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Transforming conflict through social and economic developmentPractice and policy lessons from Northern Ireland and the Border Counties$
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Sandra Buchanan

Print publication date: 2014

Print ISBN-13: 9780719088230

Published to Manchester Scholarship Online: September 2014

DOI: 10.7228/manchester/9780719088230.001.0001

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Conflict transformation – towards a theoretical framework

Conflict transformation – towards a theoretical framework

(p.22) 1 Conflict transformation – towards a theoretical framework (p.23)
Transforming conflict through social and economic development

Buchanan Sandra

Manchester University Press

This chapter provides some conceptual tools for thinking about/framing conflict transformation through social and economic development. It presents a theoretical exploration of conflict transformation by firstly examining its place within the conflict management discourse and the conflict cycle. A number of existing definitions are then explored, highlighting its distinctiveness. Particular attention is given to the key theoretical contributions of Johan Galtung and John Paul Lederach. Lederach's work is particularly useful when considering why it is so difficult to sustain peace in the long-term and ultimately transform conflict situations. He argues that there are several key gaps responsible for this inability to build and sustain peace initiatives, the most important being interdependence, justice and process-structures. Lastly the wider related areas of citizen empowerment, development aid and economic development are explored. This exploration, in providing an understanding of the key characteristics of conflict transformation, assists in shaping the formation of a theoretical framework consisting of a working definition and five hypotheses against which the impacts of the three programmes will later be assessed and implications highlighted. These five hypotheses are issues that need to be addressed by societies emerging from conflict if effective conflict transformation is to take place.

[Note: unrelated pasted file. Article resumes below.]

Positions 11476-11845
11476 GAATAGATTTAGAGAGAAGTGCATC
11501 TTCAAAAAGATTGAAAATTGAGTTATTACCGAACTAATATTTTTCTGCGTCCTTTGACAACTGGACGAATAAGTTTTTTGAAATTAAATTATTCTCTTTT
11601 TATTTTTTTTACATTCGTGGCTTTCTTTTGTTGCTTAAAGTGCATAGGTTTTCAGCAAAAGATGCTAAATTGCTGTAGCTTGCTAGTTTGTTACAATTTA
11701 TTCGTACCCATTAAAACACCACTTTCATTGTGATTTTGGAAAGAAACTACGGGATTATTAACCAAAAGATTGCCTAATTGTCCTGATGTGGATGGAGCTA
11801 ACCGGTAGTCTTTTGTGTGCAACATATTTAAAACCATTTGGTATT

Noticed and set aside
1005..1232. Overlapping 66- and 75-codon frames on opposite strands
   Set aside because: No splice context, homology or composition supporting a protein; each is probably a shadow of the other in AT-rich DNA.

Keywords:   Lederach, Interdependence gap, Justice gap, Process-structure gap, Citizen empowerment, Development aid

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